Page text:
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Product: Book - Paperback
Title: Thinking in Java (3rd Edition)
Publisher: Prentice Hall PTR
Authors: Bruce Eckel
Rating: 5/5
Customer opinion - 5 stars out of 5
My favorite computing book


I love this book. It's a joy to read -- the best, clearest Java introduction I've seen. I wish I had bought this book first instead wasting my money on others that I never even open anymore. This is the one I always go to first. In fact, I'm working in a small group of Java programmers right now and this book seems to be the favorite. The examples are outstanding because they cover design issues and illustrate the key concepts (that show the power of Java) like separating interface from implementation, polymorphism, etc. The fact that the author put the entire book on the web is a plus - I bought the book after I had already downloaded it. It's much nicer to have a paper copy to flip through, although the electronic version is a handy supplement to the printed because it's searchable.



Product: Book - Paperback
Title: The PMP Exam: How to Pass on Your First Try
Publisher: Velociteach Press
Authors: Andy Crowe
Rating: 5/5
Customer opinion - 5 stars out of 5
Great book - start with it!


I read Rita's book first and I had a big mess in my head about PMP. Then I read this book - a huge difference!!! Mr. Crowe's writing style is excellent; the book is very easy and fun to read...and most importantly, it is the BEST source for the exam prep.
In my experience, his final exam in the book is a lot like the actual test (except for several questions that will throw in there to make sure you do not score 100%).
If you are choosing between this one and Rita's, choose this one. However, it is better to study from several sources.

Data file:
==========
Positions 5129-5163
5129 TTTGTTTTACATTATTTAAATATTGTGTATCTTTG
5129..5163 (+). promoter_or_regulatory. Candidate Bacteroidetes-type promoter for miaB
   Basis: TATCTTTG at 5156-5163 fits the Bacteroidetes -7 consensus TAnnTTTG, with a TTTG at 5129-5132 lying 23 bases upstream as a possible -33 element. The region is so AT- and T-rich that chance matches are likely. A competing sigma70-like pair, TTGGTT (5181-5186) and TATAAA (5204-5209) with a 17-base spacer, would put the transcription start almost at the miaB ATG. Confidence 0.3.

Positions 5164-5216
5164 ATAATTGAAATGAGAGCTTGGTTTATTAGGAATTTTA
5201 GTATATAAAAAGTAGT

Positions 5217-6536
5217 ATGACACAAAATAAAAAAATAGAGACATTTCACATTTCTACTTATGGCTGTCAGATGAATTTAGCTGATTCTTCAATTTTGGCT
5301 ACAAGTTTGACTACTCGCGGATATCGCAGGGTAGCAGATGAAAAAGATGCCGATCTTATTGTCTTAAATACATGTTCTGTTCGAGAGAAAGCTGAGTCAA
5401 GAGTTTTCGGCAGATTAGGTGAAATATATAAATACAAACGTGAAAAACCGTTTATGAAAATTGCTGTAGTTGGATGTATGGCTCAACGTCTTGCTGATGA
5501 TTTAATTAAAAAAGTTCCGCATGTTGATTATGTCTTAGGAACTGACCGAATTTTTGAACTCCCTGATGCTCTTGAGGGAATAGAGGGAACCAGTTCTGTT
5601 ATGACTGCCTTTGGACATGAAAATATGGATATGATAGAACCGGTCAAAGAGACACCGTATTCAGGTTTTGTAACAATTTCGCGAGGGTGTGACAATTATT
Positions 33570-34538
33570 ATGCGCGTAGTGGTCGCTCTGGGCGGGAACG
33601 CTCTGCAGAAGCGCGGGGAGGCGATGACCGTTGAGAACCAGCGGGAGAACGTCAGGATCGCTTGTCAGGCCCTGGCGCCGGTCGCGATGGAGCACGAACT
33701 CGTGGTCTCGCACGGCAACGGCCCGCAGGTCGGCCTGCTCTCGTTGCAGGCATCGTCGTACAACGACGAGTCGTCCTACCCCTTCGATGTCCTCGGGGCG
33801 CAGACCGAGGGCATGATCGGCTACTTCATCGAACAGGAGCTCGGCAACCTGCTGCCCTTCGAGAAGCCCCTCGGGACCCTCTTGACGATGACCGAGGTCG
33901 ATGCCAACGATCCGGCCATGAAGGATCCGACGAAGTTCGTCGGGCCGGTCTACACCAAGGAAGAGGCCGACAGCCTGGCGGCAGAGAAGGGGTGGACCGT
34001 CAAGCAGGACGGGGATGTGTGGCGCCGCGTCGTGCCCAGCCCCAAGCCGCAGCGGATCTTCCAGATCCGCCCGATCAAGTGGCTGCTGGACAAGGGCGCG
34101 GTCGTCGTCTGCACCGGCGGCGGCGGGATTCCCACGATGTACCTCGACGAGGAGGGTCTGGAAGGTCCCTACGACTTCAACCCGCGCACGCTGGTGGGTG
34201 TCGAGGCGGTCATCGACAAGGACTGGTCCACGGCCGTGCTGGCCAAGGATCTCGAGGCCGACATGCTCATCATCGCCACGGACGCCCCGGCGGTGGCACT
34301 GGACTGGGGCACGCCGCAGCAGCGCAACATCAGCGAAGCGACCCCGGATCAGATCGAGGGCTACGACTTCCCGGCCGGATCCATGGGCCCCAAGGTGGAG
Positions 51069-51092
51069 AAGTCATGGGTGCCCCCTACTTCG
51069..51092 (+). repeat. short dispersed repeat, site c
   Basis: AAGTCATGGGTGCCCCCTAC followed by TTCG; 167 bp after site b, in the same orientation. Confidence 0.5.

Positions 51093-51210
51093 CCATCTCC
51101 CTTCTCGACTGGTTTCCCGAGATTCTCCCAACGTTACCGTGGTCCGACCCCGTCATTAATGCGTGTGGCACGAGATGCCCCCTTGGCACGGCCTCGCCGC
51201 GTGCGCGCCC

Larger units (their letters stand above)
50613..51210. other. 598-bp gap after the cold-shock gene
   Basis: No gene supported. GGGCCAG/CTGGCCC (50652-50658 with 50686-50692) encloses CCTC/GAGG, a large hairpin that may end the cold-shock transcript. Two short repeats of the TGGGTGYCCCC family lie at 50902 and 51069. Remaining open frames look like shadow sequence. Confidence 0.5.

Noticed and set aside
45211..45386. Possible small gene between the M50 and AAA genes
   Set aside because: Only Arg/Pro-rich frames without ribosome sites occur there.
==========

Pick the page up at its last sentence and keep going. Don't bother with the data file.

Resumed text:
Great book!!!



Product: Book - Paperback
Title: The Data Warehouse Toolkit: Practical Techniques for Building Dimensional Data Warehouses
Publisher: John Wiley & Sons
Authors: Ralph Kimball
Rating: 4/5
Customer opinion - 4 stars out of 5
A great deal with dimensional modeling


This book is exactly what it pretends to be in the title. It is a set of practical techniques, with many examples taken from usual business environments. It deals a lot with dimensional modeling (I could say that it is a paper about use of dimension tables in a data warehouse), which is deeply examined, gives a fair series of tips about fact tables, and runs quickly over other issues, with a general speech about functional and technical architectures. The latter subjects have been left in a not well determined state, making the reader to consult other issues for further information. It could be a very useful book in order to understand and to get able to design a dimension modeled DWH. The author's language cannot be considered synthetic, and many times I have been left with the impression that the same things could have been told in much less pages. But, to be honest, I could say the same about most books published in the last years.



Product: Book - Paperback
Title: Designing Web Usability : The Practice of Simplicity
Publisher: New Riders Press
Authors: Jakob Nielsen
Rating: 3/5
Customer opinion - 3 stars out of 5
worthwhile but stodgy


This book is widely regarded as a web usability classic. Not everyone loves it, though. Opinions range from "he is a genius" to "the book is obsolete".
The book is bigger than it need be. Nielsen argues strongly that web sites should be concise, but that doesn't carry over into his writing. In several places a paragraph or two seemed very familiar, having been used several chapters earlier. There are lots of colour screenshots of web pages, mostly to point out flaws.
I agree with most of what he says: Make things simple, easy and effective for users; make your pages download as fast as you can; provide a site search and so on. Where he lets himself down is in speculating about what the internet might be like five, ten or even twenty years from now. This is a complete waste; I got fed up wading through it.
It's also too heavy on opinion and too light on practical detail for me. Nielsen claims he plans to write a "how to" book sometime, but that's no use right now. The section on internationalization, for example, tantalizingly mentions a few things (US switches go "up" for "ON", European ones go "down"; don't use baseball metaphors etc.) then leaves it up to the reader with very little further help.
Well worth absorbing, but I won't often dip into it again. Unless you are a collector, borrow it rather than buying.